You really only have to look at the top few, as that is who you are competing with. Results 20+ are going to be irrelevant.

    It was not a highly commercialized word, but I ranked a site for a single word which has 63 million results on Google in under a month (myriadsearch is ranking for myriad). Result counts don’t tell you much.

  5. Matt DeAngelis Says:

    Not quite as scientific, but it works. I’m not sure I would base a $10,000 site launch on the results, but I’m sure it would work on, as you said, a non-highly commercialized word.

    I think results tell you a lot. Even if you go to the highest abstract level, they suggest the popularity of the words that you put in.

    Thanks for the suggestion, and congratulations on your success.

  6. aaron wall Says:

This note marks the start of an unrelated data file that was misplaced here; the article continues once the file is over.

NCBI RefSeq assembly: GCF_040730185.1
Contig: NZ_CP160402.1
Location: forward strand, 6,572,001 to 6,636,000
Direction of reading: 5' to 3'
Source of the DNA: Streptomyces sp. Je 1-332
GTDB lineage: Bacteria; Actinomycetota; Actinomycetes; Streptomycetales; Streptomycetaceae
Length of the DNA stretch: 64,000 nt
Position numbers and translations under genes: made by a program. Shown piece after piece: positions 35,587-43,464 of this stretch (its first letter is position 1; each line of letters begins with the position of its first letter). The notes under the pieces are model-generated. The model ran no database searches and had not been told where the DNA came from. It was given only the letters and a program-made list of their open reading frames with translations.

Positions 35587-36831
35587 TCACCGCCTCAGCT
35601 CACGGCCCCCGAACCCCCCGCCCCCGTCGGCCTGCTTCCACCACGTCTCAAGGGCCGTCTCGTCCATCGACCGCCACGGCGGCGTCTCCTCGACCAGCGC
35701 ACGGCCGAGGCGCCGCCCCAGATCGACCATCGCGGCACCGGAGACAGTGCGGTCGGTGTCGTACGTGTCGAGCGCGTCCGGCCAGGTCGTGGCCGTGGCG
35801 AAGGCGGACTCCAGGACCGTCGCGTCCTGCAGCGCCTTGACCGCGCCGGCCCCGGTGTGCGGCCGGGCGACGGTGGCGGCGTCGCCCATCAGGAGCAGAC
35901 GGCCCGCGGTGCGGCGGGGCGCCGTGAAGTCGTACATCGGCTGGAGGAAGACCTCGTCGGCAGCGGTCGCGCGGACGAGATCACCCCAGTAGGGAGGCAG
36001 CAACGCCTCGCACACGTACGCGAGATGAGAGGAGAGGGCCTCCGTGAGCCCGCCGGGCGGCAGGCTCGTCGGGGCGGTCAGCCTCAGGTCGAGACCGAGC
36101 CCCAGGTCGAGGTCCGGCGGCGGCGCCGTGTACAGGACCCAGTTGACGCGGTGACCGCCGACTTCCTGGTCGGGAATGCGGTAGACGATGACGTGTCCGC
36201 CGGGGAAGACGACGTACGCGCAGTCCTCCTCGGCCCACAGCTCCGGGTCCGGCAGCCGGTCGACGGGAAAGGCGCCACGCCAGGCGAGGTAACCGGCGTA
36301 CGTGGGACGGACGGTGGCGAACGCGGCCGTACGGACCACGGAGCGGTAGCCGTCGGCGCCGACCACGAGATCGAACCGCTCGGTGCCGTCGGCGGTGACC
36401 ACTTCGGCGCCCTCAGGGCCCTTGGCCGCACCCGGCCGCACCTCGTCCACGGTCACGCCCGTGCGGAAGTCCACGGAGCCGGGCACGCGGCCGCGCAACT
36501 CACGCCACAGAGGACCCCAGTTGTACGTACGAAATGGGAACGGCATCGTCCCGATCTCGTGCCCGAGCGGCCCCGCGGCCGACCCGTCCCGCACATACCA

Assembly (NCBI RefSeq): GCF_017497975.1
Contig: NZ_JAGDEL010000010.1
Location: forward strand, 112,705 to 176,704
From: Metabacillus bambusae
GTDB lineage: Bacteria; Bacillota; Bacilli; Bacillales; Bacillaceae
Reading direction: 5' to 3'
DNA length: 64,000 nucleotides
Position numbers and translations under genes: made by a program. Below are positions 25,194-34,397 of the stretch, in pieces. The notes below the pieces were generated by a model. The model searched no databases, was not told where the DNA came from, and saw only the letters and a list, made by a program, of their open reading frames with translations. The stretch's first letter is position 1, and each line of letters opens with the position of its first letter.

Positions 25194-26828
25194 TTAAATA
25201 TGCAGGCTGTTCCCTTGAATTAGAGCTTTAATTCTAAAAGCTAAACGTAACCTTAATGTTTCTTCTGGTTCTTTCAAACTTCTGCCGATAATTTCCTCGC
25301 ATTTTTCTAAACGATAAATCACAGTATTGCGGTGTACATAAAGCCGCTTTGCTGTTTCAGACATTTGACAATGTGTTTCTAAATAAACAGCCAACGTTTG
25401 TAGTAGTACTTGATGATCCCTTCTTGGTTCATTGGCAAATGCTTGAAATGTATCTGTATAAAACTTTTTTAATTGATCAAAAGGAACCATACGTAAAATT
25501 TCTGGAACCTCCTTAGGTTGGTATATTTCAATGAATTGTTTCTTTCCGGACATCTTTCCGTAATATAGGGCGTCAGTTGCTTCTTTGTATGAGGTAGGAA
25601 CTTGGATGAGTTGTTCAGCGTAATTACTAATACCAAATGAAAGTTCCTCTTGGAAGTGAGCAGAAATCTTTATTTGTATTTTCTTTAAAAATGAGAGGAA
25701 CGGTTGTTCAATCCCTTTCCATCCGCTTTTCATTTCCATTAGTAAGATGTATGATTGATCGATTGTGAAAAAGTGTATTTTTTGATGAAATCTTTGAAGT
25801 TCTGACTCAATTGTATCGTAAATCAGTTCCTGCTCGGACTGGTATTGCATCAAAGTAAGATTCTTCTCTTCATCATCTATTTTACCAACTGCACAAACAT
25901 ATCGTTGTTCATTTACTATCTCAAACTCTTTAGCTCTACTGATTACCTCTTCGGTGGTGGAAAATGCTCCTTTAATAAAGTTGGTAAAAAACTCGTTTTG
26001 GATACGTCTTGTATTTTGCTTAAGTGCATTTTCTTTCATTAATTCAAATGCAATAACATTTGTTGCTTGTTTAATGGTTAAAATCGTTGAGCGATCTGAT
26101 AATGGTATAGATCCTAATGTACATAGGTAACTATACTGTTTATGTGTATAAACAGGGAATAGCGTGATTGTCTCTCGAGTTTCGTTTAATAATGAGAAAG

Hi Matt
    I think my explanation sounds sorta backwards based on me not being good at explaining it (I must have been tired when I wrote that because my segway from point a to point b was non existant).

    I believe that as categories get more commercial KEI gets even less relevant as a proxy for competition. Why? Because they are less natural information pools. The top results are going to be far more competitive than KEI would estimate, and in some markets, such as mesothelioma, there are lots of junky automated or low quality pages that inflate the number of pages without adding any real competition.

    Looking through the inbound linkage data and site history is far more scientific than looking at the estimated number of results listed on a search results page.

    BTW…liked your post with the mention that you should reply to emails if u leave your email address published…sorta like smacked me in the head with a nice reminder.

  7. Matt DeAngelis Says:

    Aaron,

    Not at all. I thought your comment was cogent and on-the-money, and I think you’re right this time too. The Google BigDaddy update is supposed to take care of some of this, but I think finding a lot of automated or low-quality pages in itself is an indicator of demand.

    The next part of my series is actually going to examine the type of research you’re talking about.